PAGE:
Although von Krogh (1998) describes the shift in perspectives as being from a cognitivist/representational approach to a constructionist view, the opposite views described earlier generally seem to still be rooted in the cognitivist/representational approach. This might explain why the management of the unstructured knowledge is proving such a challenge—although it is so difficult (perhaps impossible) to articulate, capture, codify, and store, the same approach is being taken. Attempts to manage such knowledge seem to focus on making tacit knowledge explicit and converting less structured knowledge to a form whereby it can be captured. There is clearly a need for a different view of knowledge in order to overcome this challenge of managing knowledge that cannot be captured, codified, and stored.

Viewing Knowledge Differently

Cook and Seely Brown (1999) have also come to the conclusion that a new view of knowledge is required; that is, they emphasise the need for a move from possession to practice. As a result, they emphasise that tacit and explicit knowledge are distinct types of knowledge and it is impossible to move from one to the other; that is, tacit knowledge cannot be made explicit. This is unlike the general KM approach that is to try to make tacit knowledge explicit in order that it may be more easily used and managed.

Cook and Seely Brown (1999) retain the notions of tacit and explicit but note that each does work that the other cannot. To illustrate this point, they use the example of riding a bicycle. In order to ride a bicycle, one must have (tacit) knowledge of how to remain upright. They emphasise that this is not the activity of riding, but knowledge used in riding. The rider still has the tacit knowledge even when (s)he is not riding. It is the tacit knowledge that enables the rider to remain upright, and this is something that explicit knowledge cannot do. Instructions could be given regarding how to ride a bicycle. This would be explicit knowledge that could be given to a novice, but it would not be able to do all the work that would enable someone to know how to ride. The tacit knowledge can only be gained by actually riding the cycle. Although each form of knowledge does work that the other cannot do, each can be an aid in acquiring the other; for example, the explicit knowledge may help a beginner get started while (s)he acquires tacit knowledge. It is important to note, however, that there is no conversion—one can be used to generate the other.

Cook and Seely Brown (1999) also add in another dimension—that of "knowing." In their bicycle example, they note that tacit and explicit knowledge are not sufficient to develop the ability to ride a bicycle. The act of riding itself is also necessary. They call that which is possessed "knowledge," emphasising that it is used in action but is not itself action. Knowing, on the other hand, is described as being part of action. They refer to it as doing "the epistemic work that is done as part of action or practice" (p. 387). Knowledge and knowing are not opposites—they are complementary to each other. Cook and Seely Brown refer to this as being "mutually enabling."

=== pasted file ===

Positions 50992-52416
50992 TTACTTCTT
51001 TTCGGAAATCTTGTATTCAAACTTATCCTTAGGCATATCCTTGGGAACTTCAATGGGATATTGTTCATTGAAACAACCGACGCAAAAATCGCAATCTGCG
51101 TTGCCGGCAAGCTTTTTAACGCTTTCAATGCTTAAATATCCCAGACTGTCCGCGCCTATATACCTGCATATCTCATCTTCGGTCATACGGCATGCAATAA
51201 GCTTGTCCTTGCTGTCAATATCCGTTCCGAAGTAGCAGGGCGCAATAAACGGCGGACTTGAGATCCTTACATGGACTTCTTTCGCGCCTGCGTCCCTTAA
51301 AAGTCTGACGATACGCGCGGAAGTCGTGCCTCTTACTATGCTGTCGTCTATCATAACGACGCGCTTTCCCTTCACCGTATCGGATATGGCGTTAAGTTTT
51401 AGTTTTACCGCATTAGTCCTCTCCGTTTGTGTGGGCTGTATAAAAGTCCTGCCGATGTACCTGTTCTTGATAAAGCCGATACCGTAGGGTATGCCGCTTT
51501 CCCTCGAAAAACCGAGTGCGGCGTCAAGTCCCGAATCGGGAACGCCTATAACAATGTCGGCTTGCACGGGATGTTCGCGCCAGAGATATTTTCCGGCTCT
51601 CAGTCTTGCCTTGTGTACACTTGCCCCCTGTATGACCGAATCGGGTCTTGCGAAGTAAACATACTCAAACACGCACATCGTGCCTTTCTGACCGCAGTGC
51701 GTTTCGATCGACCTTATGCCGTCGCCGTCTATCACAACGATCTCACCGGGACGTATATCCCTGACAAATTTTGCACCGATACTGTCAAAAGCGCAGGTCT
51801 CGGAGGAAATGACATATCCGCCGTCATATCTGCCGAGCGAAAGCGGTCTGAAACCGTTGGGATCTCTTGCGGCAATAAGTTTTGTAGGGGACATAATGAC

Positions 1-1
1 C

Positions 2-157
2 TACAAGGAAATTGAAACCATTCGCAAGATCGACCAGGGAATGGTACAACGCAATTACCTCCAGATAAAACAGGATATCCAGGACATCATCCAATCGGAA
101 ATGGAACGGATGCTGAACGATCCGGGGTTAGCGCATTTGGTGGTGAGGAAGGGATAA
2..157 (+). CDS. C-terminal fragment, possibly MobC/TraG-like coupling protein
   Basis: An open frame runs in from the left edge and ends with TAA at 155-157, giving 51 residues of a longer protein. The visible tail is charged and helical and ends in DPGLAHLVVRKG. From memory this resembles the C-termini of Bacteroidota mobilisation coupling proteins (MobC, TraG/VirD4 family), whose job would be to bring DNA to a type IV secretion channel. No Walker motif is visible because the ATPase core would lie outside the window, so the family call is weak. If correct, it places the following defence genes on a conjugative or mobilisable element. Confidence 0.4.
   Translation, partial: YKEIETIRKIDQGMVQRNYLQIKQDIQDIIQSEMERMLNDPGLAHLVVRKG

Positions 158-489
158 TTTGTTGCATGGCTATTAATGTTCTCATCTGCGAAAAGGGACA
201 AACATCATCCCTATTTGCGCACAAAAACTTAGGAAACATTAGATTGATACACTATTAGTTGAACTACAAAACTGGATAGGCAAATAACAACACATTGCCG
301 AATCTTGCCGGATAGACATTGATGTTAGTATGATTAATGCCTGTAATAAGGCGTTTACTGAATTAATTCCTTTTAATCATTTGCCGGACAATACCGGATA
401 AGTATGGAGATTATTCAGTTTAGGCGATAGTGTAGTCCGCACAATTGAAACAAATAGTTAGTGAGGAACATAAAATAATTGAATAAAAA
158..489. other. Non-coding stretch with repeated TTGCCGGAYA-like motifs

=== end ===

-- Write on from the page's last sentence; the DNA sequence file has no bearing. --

Knowledge is a tool of knowing,knowing is an aspect of our interaction with the social and physical world, and that the interplay of knowledge and knowing can generate new knowledge and new ways of knowing (p. 381).

These authors consider that the interaction between knowing and knowledge is generative—it leads to new knowledge being created. Using this approach they view Nonaka's (1991) example of the bread machine from a different angle. In Nonaka's account, the designer obtained the tacit knowledge from the master baker and then articulated it (made it explicit) for her colleagues in the design team. Cook and Seely Brown (1999) reject the idea that the tacit knowledge was made explicit. Rather, they consider that in addition to the knowledge (tacit and explicit) of all of the members of the group, there was also knowing—the way the group members interacted with each other, the dough, and the machine parts, that finally led to the creation of new knowledge.

Cook and Seely Brown's (1999) work is interesting and useful for the move to find a different view of knowledge from that used by most KM practitioners and researchers. The extra aspect of "knowing" that has been added to the picture is helpful in that it reinforces the view that the tacit-explicit pairing is not sufficient to explain the knowledge that cannot be captured and shows that an epistemology of practice is also necessary. However, knowledge is also still regarded as something that is possessed, and the "practice" part is something extra. What is needed is a view of knowledge that incorporates the practice, the socially constructed, the elusive knowledge. Perhaps in the first place a more general distinction is needed as a working hypothesis. For the purposes of this book, the terms "soft knowledge" and "hard knowledge" will be used. As a starting point, hard knowledge will be used to describe that knowledge that can easily be captured, codified, and stored. Soft knowledge will be used for the elusive knowledge that is posing a challenge to KM. However, soft knowledge in particular needs more examination, for it has already been mentioned that the predominant view of this type of knowledge still has its roots in representationism. However, von Krogh (1998) has shown that there is a shift to constructionism.

We have seen in this chapter that there is a shift to looking at soft knowledge, but that the attempts to define it have resulted in a variety of opposites, all of which are hard or soft. The management of hard knowledge is well established, but the management of soft knowledge is posing a challenge to KM. In Chapter III, therefore, we will explore in more detail the notion of soft knowledge in order to refine the concept and to attempt to understand the relative roles of representationism and constructionism.